Date: November 01,2016
Taiwan’s technological expertise is leading an agricultural revival.
Beginning in July, a series of powerful typhoons battered Taiwan, affecting millions of people in a
scenario that occurs each summer and fall in the East Asian nation. Typhoon Megi, which made landfall Sept. 27 in eastern Taiwan’s Hualien City, was responsible for more than NT$2.78 billion (US$85.5 million) in damage to the agricultural industry alone, not counting over NT$570 million (US$17.5 million) in losses in the fishing, forestry and livestock sectors, according to the Cabinet-level Council of Agriculture (COA). In southern Taiwan’s Pingtung County, however, a number of specially designed greenhouses weathered the storms, their structures mostly unscathed and the crops inside intact. The facilities are reinforced with steel beams and powered by solar panels that partially cover their roofs. These generate ample electricity to power atmospheric regulation and irrigation systems, with the excess sold to the national energy grid.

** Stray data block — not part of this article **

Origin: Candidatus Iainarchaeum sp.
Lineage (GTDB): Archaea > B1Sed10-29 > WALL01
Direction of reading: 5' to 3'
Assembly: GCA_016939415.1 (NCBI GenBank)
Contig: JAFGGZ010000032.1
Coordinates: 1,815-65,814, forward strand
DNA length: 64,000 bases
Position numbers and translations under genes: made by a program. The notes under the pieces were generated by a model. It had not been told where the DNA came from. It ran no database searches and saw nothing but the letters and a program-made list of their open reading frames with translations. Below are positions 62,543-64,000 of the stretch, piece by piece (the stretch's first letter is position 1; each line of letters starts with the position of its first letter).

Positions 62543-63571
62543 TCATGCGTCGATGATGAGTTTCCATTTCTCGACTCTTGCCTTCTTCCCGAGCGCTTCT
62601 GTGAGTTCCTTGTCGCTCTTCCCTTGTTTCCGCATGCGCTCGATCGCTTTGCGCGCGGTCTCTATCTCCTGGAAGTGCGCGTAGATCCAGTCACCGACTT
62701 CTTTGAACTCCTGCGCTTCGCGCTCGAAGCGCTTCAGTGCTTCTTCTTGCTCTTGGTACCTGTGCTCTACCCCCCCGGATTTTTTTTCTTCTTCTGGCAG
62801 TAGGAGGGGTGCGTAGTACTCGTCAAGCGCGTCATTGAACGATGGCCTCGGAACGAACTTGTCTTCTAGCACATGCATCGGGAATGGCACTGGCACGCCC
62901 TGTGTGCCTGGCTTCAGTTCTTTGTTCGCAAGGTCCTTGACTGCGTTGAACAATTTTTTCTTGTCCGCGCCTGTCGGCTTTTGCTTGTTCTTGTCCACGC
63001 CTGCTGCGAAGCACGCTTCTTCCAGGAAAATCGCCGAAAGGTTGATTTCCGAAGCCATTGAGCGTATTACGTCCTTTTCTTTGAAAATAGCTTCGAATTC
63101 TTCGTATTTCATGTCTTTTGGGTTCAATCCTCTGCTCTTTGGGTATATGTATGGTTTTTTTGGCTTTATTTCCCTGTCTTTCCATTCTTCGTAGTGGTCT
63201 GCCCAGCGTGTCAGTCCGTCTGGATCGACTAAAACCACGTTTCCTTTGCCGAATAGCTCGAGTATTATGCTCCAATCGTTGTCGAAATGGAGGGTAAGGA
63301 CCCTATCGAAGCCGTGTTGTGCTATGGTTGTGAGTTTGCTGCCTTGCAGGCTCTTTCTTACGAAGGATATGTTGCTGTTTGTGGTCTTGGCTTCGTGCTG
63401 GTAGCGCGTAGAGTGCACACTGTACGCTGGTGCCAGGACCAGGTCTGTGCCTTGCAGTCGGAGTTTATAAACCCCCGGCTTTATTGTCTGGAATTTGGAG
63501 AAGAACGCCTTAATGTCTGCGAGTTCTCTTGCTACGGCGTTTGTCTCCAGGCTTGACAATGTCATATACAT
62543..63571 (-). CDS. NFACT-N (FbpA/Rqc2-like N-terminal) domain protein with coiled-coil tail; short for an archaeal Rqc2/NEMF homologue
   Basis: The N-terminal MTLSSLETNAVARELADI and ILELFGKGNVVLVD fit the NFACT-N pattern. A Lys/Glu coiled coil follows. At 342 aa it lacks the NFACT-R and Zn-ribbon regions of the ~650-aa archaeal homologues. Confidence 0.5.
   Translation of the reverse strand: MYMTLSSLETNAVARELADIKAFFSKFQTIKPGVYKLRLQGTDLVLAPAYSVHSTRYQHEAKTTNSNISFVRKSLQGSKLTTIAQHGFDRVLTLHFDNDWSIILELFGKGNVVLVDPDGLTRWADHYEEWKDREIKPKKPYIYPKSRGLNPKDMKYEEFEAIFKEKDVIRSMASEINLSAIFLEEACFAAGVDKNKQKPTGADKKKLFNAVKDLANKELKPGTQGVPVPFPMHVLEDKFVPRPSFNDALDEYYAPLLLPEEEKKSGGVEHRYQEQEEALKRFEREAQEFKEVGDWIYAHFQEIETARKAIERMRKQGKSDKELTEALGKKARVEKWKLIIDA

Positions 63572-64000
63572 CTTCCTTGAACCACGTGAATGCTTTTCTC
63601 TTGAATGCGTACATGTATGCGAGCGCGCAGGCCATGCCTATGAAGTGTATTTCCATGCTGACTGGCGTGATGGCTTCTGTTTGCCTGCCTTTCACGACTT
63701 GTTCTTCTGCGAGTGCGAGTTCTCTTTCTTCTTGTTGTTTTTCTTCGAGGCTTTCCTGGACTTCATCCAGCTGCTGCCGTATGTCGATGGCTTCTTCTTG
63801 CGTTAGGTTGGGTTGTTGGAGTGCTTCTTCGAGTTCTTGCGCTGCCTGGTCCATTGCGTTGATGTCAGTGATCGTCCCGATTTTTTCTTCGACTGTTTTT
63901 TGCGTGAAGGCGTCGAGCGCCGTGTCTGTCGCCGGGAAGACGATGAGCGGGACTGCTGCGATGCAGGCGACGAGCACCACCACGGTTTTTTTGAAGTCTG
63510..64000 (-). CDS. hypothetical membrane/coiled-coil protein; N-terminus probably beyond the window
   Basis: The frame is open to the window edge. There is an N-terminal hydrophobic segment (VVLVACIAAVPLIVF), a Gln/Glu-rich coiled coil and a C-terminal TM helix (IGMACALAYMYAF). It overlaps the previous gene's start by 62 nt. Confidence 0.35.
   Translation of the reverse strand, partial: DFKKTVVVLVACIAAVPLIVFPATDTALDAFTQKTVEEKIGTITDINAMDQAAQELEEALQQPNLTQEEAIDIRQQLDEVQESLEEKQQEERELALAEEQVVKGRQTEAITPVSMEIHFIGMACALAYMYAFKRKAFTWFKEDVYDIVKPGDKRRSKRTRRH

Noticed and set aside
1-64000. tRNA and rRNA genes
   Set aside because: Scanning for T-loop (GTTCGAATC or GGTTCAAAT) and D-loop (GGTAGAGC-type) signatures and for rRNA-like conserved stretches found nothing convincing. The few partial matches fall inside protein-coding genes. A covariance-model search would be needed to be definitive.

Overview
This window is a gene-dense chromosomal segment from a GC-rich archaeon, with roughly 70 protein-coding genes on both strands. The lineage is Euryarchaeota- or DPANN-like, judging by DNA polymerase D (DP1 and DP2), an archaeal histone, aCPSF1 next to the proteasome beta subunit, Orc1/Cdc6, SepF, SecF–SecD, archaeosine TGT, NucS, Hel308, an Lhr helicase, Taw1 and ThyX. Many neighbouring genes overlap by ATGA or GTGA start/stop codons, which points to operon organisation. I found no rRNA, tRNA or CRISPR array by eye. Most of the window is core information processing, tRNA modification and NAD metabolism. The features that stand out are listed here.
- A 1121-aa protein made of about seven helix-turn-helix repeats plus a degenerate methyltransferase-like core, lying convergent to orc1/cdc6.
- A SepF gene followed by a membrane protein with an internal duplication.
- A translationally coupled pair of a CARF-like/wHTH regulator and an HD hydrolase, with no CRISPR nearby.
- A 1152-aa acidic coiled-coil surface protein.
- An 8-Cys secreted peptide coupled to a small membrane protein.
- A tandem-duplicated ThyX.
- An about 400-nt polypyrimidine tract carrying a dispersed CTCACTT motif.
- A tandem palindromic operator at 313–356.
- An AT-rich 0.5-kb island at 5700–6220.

The construction of typhoon-defying, power-generating farming facilities is made possible through the application of practical ideas and advanced technologies designed to protect against adverse weather conditions such as cold snaps, droughts and floods, according to Lur Huu-sheng (盧虎生), a professor in the Department of Agronomy at National Taiwan University (NTU) in Taipei City. Lur pointed out that in five of the last 10 years, annual agricultural losses due to climate factors reached NT$10 billion (US$307.7 million). “In the face of climate change threats, embracing new technologies could turn moments of crisis into opportunities to establish a model for sustainable agricultural development,” he said. [FULL STORY]